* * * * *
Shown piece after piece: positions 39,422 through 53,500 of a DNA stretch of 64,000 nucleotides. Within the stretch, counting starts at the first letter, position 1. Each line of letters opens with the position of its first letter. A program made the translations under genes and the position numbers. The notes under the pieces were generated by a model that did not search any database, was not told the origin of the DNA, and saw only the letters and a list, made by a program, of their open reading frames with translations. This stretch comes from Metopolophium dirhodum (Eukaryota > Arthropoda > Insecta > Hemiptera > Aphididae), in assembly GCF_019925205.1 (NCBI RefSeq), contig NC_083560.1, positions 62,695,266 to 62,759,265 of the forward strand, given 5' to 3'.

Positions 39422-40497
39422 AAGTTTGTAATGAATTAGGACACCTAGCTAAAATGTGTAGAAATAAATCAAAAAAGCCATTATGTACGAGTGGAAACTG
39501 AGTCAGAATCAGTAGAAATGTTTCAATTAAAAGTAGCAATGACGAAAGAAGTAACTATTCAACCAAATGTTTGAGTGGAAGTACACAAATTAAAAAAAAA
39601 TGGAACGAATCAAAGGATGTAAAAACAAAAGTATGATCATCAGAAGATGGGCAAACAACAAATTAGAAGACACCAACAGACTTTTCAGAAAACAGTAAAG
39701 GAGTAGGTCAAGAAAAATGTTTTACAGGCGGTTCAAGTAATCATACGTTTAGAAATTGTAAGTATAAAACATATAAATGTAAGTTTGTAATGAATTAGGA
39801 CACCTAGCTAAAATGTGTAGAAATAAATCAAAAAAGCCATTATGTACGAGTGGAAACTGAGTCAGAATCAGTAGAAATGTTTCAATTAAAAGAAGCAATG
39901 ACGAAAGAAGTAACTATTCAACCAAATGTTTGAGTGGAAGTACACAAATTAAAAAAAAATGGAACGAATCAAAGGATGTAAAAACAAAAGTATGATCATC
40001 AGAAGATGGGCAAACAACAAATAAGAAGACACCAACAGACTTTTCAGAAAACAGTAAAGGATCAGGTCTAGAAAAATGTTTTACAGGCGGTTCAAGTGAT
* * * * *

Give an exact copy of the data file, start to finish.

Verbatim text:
Shown piece after piece: positions 39,422 through 53,500 of a DNA stretch of 64,000 nucleotides. Within the stretch, counting starts at the first letter, position 1. Each line of letters opens with the position of its first letter. A program made the translations under genes and the position numbers. The notes under the pieces were generated by a model that did not search any database, was not told the origin of the DNA, and saw only the letters and a list, made by a program, of their open reading frames with translations. This stretch comes from Metopolophium dirhodum (Eukaryota > Arthropoda > Insecta > Hemiptera > Aphididae), in assembly GCF_019925205.1 (NCBI RefSeq), contig NC_083560.1, positions 62,695,266 to 62,759,265 of the forward strand, given 5' to 3'.

Positions 39422-40497
39422 AAGTTTGTAATGAATTAGGACACCTAGCTAAAATGTGTAGAAATAAATCAAAAAAGCCATTATGTACGAGTGGAAACTG
39501 AGTCAGAATCAGTAGAAATGTTTCAATTAAAAGTAGCAATGACGAAAGAAGTAACTATTCAACCAAATGTTTGAGTGGAAGTACACAAATTAAAAAAAAA
39601 TGGAACGAATCAAAGGATGTAAAAACAAAAGTATGATCATCAGAAGATGGGCAAACAACAAATTAGAAGACACCAACAGACTTTTCAGAAAACAGTAAAG
39701 GAGTAGGTCAAGAAAAATGTTTTACAGGCGGTTCAAGTAATCATACGTTTAGAAATTGTAAGTATAAAACATATAAATGTAAGTTTGTAATGAATTAGGA
39801 CACCTAGCTAAAATGTGTAGAAATAAATCAAAAAAGCCATTATGTACGAGTGGAAACTGAGTCAGAATCAGTAGAAATGTTTCAATTAAAAGAAGCAATG
39901 ACGAAAGAAGTAACTATTCAACCAAATGTTTGAGTGGAAGTACACAAATTAAAAAAAAATGGAACGAATCAAAGGATGTAAAAACAAAAGTATGATCATC
40001 AGAAGATGGGCAAACAACAAATAAGAAGACACCAACAGACTTTTCAGAAAACAGTAAAGGATCAGGTCTAGAAAAATGTTTTACAGGCGGTTCAAGTGAT